Do you really think you will still be flying these things in 12 months?

Discussion in 'General Discussions' started by Catchup, Jun 20, 2019.

  1. Catchup Lieutenant

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    I am thinking more and more that we are going the way of Canada. The way we went here in the 80's & 90's with ultralight aircraft. We got regulated out of existence back then in a matter of a very few years once the bureaucrats took over. You guys should take a look at this very entertaining but sober video. I have a dozen drones that I now can't fly out of my back yard because "they" extended their little green squares another few hundred meters from the nearest airport for safety's sake.
    If nothing else, this video is entertaining at the least.



    @Possum
     
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  2. Catchup Lieutenant

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    I like your name "Sully" lol You and he have alot in common!

    Yes as airports expand, so will NFZ's. But the good news is that with a phone call every so often, or a visit to a local airport, you might very well be able to get clearance to fly. Yes, its a pain in the butt, but its possible.

    Luckily I live in a grey area in between a few NFZ's. Back when I was into RC planes 40 years ago, the locals kept pushing us further and further outside civilization because they considered us a nuisance, even though we were there first!

    Bottom line is that money talks, and we poor pilots, end up walking.

    Rob Schwartz, Owner of Thunderdrones

    @Thunderdrones
     
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  3. Catchup Lieutenant

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    I took delivery of my Mavic Pro the week following Memorial Day ONE YEAR AGO! My enthusiasm for flying has grown because my flying skills have continued to improve. I have always lacked good hand-eye coordination and so I have never done well in sports, and never master computer games. And I am very envious of folks who fly racing drones, helicopters, RC planes, etc. I played with 10th scale RC cars and trucks for several years, but never truly mastered the skill, primarily because my brain has the processing skills equivalent to a Commodore 16 in a MacBook world! However, my love of the Mavic Pro is really the ability to take a camera into the air where decent photography doesn't demand the ability make "left-and-right" turn-decisions in fractions of nano-seconds LOL!

    Subsequently, I have rarely used most of the "intelligent" flight modes, preferring to learn to master the capabilities of those modes manually. So, the joy of flying my Mavic has really been deciding before a flight what "kind" of "environment" I want to fly (beach site, construction site, neighborhood fly-over, lots-of-airspace for just zipping around, low-level, etc.) and what flight-skill I want to exercise; and then having the post-flight reward of seeing the video-photographic evidence of how well I did or didn't do. The icing on the cake is the rare occasion of an exceptionally good picture or video.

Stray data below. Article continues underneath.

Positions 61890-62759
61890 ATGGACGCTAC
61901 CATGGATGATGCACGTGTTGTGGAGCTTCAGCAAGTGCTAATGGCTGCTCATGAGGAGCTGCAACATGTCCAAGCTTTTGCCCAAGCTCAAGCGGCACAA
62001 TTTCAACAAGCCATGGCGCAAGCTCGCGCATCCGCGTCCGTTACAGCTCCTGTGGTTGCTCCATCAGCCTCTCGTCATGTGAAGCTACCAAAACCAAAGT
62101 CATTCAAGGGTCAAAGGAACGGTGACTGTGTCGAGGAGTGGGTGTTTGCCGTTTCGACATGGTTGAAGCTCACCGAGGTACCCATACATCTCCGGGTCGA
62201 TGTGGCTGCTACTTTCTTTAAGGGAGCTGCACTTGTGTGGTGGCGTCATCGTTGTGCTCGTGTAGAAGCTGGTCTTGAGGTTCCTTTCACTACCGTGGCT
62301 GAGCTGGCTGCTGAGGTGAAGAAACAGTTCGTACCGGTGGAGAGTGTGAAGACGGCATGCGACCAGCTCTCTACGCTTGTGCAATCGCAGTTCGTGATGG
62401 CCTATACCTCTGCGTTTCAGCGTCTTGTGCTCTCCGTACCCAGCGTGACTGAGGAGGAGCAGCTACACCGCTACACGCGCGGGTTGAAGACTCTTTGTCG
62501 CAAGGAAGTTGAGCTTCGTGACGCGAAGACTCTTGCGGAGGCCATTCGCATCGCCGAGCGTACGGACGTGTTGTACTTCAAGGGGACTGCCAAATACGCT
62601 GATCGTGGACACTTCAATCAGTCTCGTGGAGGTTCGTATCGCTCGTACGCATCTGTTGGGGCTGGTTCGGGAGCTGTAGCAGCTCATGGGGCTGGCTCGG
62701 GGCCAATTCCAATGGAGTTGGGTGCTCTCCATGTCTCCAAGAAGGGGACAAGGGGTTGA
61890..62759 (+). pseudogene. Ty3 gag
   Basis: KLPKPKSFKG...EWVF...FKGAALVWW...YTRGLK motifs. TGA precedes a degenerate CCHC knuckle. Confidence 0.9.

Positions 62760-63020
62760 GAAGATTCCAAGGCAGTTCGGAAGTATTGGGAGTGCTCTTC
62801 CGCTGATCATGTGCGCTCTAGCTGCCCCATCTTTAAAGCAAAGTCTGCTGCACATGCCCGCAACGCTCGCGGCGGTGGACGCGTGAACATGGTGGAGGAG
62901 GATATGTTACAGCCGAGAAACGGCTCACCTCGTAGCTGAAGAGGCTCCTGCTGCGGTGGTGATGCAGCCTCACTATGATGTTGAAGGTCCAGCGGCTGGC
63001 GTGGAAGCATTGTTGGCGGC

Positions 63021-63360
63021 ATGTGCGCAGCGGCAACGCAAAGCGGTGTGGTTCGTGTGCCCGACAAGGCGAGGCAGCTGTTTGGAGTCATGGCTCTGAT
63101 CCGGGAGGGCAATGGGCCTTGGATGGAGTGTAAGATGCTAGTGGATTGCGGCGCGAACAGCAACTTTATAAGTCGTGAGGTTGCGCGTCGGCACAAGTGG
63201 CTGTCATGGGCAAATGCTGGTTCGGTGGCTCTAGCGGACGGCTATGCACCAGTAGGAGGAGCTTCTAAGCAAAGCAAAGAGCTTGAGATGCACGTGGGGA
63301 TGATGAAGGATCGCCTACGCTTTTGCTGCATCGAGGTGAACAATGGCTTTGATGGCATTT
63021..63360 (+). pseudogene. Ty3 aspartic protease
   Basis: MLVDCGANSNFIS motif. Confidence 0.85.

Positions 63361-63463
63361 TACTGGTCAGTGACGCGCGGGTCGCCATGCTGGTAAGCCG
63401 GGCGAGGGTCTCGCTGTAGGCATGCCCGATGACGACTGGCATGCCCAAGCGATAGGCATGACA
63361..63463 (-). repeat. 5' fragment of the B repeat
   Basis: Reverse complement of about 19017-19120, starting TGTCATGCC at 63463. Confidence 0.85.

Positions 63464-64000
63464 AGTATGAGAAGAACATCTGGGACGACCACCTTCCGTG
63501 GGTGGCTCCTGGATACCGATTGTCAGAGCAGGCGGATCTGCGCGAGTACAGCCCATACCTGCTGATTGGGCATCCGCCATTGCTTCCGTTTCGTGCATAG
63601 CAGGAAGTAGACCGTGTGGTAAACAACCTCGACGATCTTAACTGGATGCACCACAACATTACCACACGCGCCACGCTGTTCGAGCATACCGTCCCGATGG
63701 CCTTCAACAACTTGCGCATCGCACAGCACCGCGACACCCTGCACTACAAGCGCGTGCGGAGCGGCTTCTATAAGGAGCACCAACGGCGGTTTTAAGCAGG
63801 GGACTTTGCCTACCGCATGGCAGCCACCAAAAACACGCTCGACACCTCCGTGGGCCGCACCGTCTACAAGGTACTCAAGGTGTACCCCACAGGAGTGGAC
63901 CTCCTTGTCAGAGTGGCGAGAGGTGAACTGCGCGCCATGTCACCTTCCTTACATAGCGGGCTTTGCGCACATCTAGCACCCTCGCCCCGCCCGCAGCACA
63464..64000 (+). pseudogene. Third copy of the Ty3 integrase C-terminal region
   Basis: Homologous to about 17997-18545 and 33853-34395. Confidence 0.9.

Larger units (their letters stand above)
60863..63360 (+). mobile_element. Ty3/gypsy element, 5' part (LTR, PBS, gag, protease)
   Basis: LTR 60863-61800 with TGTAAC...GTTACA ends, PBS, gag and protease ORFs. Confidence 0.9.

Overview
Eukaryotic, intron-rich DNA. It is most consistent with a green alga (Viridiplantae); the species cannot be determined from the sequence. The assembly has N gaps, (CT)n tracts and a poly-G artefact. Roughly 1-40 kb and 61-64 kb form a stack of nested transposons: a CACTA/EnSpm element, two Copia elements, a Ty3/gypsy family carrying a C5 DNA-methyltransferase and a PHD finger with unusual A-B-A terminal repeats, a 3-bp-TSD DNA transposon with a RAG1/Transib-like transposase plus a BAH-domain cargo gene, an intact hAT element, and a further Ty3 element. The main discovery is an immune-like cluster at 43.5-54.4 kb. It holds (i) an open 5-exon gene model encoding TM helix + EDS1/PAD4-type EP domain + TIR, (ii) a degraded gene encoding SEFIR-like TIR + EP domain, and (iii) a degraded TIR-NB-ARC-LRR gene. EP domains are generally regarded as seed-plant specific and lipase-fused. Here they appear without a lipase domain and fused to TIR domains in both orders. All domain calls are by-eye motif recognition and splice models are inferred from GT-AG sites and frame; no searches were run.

So, yes, I'd say that God willing, I'll be flying my Mavic still, one year from now!
    @Bruce
     
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  4. Catchup Lieutenant

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    According to the video, we won’t be flying our drones because the government will put requirements on us to be knowledgeable, with a real time awareness, about the airspace we fly in and require us to take a test to prove the above. I actually agree that for some flyers, this will be true. It would have the effect of separating the ones that are committed to the long term heath of our hobby from the ones that think rules are for everyone but them. Now don’t get me wrong, I am not a fan of government involvement in anything unnecessary but understand the need in having a common agreement about rules necessary to operate safely in society. When cars first became available there were no rules, when airplanes first started flying there were no rules, and now with drones. I believe that some rules and education minimums are required for the long term heath and wellbeing of our beloved hobby.

    M2P - I fly purely for enjoyment

    @Camino Ken
     
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  5. Don Keightley NCO

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    I have been flying anything with wings or rotor blades since 1965. Not about to stop any time soon
     
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  6. Don Keightley NCO

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    Catch, there is a reason that FAA have strict rules and regulations for anything that flies. There are no roads up there, so unless controlled, things tend to bump into each other and fall out of the sky and hurt or kill people. When any aircraft quits at altitude, it doesnt have the ability to just park out of the way. Not to mention that a bird as small as a dove can bring down a small plane in a bird strike (had a few in my time) so imagine what a drone could do...

    I am all for the rules and am registered with the FAA and working on Part 107 for drone pilot's licence. The more you know, the less problems you have. Even if you are just a casual flyer, you will be playing with a potentially lethal toy, so rules need to apply regardless of your level of commitment
     
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